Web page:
Lane in the Jewish quarter
The stone synagogue, Sephardi and dating from the 16th century, is shuttered pending conversion into a museum.
Today the steep little stone lanes on a hillside by a narrow tree-clad ravine over a rushing river resound to the laughter of other children cycling past. Not far from the shuttered synagogue a sign over a doorway announces another religion, the Pentecostal Church.
Barbouta is just memories now.
Jewish quarter house overlooking ravine
Way to the west in the Ionian Sea, the island of Zakynthos once had a thriving centuries-old Jewish community. In 1944 the Nazis ordered Mayor Loukas Carrer at gunpoint to hand over a list of all Jews on the island for deportation to the death camps.
Zakynthos synagogue site and tribute to two ‘righteous’ men
The mayor handed over a list with only two names – his own and that of Orthodox Metropolitan Chrysostomos, who told the Germans: ‘Here are your Jews. If you choose to deport the Jews of Zakynthos, you must also take me and I will share their fate.’ Meanwhile they hid the 275 Jews in mountain villages and all survived the war, many later going to Israel.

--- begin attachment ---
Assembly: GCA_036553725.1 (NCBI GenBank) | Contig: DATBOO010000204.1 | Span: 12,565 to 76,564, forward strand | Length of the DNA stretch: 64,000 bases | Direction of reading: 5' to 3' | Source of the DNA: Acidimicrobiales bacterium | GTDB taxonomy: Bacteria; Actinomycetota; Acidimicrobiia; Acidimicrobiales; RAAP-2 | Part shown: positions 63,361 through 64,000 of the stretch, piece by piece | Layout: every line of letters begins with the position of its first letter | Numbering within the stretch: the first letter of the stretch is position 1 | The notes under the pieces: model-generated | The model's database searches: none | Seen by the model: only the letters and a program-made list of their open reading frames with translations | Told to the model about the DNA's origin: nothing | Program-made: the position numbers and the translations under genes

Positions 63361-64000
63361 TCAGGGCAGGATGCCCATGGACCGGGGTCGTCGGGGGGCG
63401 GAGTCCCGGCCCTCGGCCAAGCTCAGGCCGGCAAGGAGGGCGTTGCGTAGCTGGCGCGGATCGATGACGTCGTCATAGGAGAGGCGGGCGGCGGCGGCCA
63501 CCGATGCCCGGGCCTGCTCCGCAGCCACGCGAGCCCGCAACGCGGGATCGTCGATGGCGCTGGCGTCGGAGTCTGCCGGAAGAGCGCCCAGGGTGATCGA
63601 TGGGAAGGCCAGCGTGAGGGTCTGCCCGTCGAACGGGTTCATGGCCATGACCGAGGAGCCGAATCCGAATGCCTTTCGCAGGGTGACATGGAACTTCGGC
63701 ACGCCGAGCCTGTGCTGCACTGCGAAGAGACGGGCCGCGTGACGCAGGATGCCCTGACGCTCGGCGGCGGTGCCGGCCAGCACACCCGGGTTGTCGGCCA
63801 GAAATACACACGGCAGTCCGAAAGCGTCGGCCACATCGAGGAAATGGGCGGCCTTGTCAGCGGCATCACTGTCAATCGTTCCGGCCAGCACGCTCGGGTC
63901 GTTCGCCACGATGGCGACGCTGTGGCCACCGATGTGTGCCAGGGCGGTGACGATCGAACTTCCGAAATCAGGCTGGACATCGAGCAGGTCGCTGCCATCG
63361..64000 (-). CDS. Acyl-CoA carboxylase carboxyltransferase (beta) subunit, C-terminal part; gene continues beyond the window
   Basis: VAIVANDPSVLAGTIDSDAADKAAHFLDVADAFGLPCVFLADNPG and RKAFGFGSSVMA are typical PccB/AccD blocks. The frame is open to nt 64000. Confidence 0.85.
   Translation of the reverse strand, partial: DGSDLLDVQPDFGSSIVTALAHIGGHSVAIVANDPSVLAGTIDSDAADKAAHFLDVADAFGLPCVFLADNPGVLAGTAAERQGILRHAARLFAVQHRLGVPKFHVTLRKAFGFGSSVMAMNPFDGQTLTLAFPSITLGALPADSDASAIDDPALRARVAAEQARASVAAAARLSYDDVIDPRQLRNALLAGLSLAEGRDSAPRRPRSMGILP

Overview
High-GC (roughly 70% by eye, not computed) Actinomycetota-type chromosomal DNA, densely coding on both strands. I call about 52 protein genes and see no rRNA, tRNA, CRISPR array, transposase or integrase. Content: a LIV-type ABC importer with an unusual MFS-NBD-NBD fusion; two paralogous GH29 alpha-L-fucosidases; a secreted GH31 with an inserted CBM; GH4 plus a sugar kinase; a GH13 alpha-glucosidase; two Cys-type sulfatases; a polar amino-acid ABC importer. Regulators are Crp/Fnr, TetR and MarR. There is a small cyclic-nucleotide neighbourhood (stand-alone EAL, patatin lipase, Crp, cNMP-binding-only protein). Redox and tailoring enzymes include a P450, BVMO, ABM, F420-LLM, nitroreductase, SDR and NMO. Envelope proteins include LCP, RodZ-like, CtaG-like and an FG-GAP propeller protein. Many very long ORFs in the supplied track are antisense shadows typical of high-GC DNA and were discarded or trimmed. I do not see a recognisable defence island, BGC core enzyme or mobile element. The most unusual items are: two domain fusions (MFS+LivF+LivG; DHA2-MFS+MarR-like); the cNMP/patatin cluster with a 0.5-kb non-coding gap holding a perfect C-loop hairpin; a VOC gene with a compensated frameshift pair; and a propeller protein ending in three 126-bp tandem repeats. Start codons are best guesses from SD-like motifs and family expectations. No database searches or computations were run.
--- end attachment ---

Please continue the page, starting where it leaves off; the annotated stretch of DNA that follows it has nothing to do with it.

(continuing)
Synagogue monuments to Zakynthos mayor and priest
The whole island knew of the hiding places but, contrary to the case of Anne Frank, nobody ratted. Pillars with medallions of the two now stand on the site of Zakynthos’s synagogue, founded in 1489 but destroyed in the massive earthquake of 1953 that levelled much of the town. The first boat to bring aid to the quake victims was from Israel, with the message: ‘The Jews of Zakynthos have never forgotten their Mayor or their beloved Bishop and what they did for us.’
Recording synagogue’s destruction in 1953 quake
Both Mayor and Bishop are now included in the ‘Righteous Among Nations’ in Israel’s Yad Vashem Holocaust Memorial in Jerusalem.
By contrast, of 2,000 Jews on nearby Corfu, 1,800 were deported and only 170 survived.
Today about 8,000 Jews are estimated to live in Greece.
Again, mainly just memories.
By the same author: Bussing The Amazon: On The Road With The Accidental Journalist, available on Kindle, with free excerpts at http://www.amazon.com/dp/B00KNCGD9M and in print version on Amazon at http://www.amazon.com/dp/1499681984:
And Swimming With Fidel: The Toils Of An Accidental Journalist, available on Kindle, with free excerpts here, and in print version on Amazon in the U.S here.